Most of us think of fiber as roughage that helps keep you regular! While fiber may help prevent constipation, there are many different types of fiber that have a wide variety of functions in the body. Fiber can be classified as insoluble, soluble and resistant starch. It’s broken down further into dietary, viscous and fermentable fiber. I don’t want to get into a science class here, so for those who want to learn more, check out my references below. The article focuses mainly on prebiotic fibers because of the key role they play in overall health. Keep in mind that while all fiber has health benefits, not all fiber is considered a prebiotic.
Prebiotics are a type of non-digestible fiber compound. Because they can’t be digested, they pass through the upper part of the gastrointestinal tract and remain undigested. Once they pass through the small intestine, they reach the colon, where they’re fermented by the gut bacteria. Here’s where the good things happen! The gut bacteria ferments soluble fiber, releasing metabolites such as SCFA including butyrate, acetate and propionate acids. These short chain fatty acids provide metabolic benefits discussed below. Prebiotic fibers provide additional benefits by maintaining balance and diversity of intestinal bacteria, especially increasing the presence of “good bacteria” called lactobacilli and bifidobacteria.
In order to classify a food ingredient as a prebiotic, it requires scientific demonstration that the ingredient:
-Resists gastric acidity, hydrolysis by mammalian enzymes, and absorption in the upper gastrointestinal tract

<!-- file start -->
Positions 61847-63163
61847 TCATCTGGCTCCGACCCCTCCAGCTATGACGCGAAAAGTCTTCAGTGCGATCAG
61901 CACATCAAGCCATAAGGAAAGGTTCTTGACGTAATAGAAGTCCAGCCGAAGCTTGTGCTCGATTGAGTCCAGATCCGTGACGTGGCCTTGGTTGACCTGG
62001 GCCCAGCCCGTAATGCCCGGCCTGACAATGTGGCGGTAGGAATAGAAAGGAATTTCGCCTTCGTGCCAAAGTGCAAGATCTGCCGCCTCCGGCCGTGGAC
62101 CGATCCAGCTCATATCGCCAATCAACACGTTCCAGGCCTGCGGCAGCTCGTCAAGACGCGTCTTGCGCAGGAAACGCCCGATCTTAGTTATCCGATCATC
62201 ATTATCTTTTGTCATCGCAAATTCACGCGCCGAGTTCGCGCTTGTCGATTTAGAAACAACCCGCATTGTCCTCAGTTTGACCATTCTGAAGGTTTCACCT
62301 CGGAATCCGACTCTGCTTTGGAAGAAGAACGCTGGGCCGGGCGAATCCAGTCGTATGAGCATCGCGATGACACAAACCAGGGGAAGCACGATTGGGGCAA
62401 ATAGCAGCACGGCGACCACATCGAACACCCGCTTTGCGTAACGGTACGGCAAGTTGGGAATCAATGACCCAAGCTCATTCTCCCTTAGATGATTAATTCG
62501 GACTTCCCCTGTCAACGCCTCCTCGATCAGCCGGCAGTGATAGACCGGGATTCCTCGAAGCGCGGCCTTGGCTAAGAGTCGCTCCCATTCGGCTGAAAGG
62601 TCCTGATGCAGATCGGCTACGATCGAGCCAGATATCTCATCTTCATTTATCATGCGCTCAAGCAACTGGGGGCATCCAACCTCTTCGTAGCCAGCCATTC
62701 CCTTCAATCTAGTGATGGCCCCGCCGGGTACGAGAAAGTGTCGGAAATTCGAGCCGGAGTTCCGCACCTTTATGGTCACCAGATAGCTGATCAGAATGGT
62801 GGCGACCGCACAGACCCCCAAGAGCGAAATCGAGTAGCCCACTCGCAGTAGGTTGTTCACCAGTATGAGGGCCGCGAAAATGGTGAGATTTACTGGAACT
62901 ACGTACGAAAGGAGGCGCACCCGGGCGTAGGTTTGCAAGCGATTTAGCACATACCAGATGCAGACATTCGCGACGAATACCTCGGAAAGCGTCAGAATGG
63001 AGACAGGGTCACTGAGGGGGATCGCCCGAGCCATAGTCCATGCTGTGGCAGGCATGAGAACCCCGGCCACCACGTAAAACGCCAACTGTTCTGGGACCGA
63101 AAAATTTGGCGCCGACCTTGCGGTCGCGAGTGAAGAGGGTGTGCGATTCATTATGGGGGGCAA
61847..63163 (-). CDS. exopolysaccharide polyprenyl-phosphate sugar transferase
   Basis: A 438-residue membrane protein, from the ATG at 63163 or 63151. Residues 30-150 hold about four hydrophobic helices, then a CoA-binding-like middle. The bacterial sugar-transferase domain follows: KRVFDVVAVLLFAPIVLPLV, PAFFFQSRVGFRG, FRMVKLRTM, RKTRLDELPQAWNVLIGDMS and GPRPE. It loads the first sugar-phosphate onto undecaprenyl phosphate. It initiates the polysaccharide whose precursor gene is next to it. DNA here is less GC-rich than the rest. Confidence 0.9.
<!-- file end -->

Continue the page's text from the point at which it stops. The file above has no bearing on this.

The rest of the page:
-Is fermented by the intestinal microflora
-Selectively stimulates the growth and/or activity of intestinal bacteria potentially associated with health and well-being.
Types of prebiotics: (excerpt from Travelling Dietitian blog)
Within both prebiotic fibres and resistant starches, there are sub-divisions;
The prebiotic fibre subdivisions include (but are not limited to):
-Oligosaccharides i.e. fructo-oligosaccharides, iso-molto- oligosaccharides, xylo-oligosacharides and galacto-oligosacharides
-Gums and mucilages i.e guar gum, acacia gum, psyllium
-Fruit and vegetable fibres i.e lupin kernel fibre and legume fibre
-Other non starch polysaccharides i.e pectin (in apples), beta-glucan (in oats and barley) and hemicellulose (glucomannan inside konjac root)
Health benefits of prebiotics
I’ve watched several webinars in the past few weeks on the microbiome and prebiotics and you can be sure I’ll be encouraging my patients to consume more of them! Here are some of the benefits:
- Aid in weight loss by reduced energy intake and appetite, decreasing BMI and body fat%
- Play a role in bone health by enhancing calcium and other mineral absorption
- Reduces fasting and postprandial glucose, as well as insulin levels
- Stimulation of neurochemical-producing bacteria in the gut
- Reduces risk of heart disease by decreasing cholesterol and inflammation
- Reduces inflammation. Inflammation is linked to many diseases. pic credit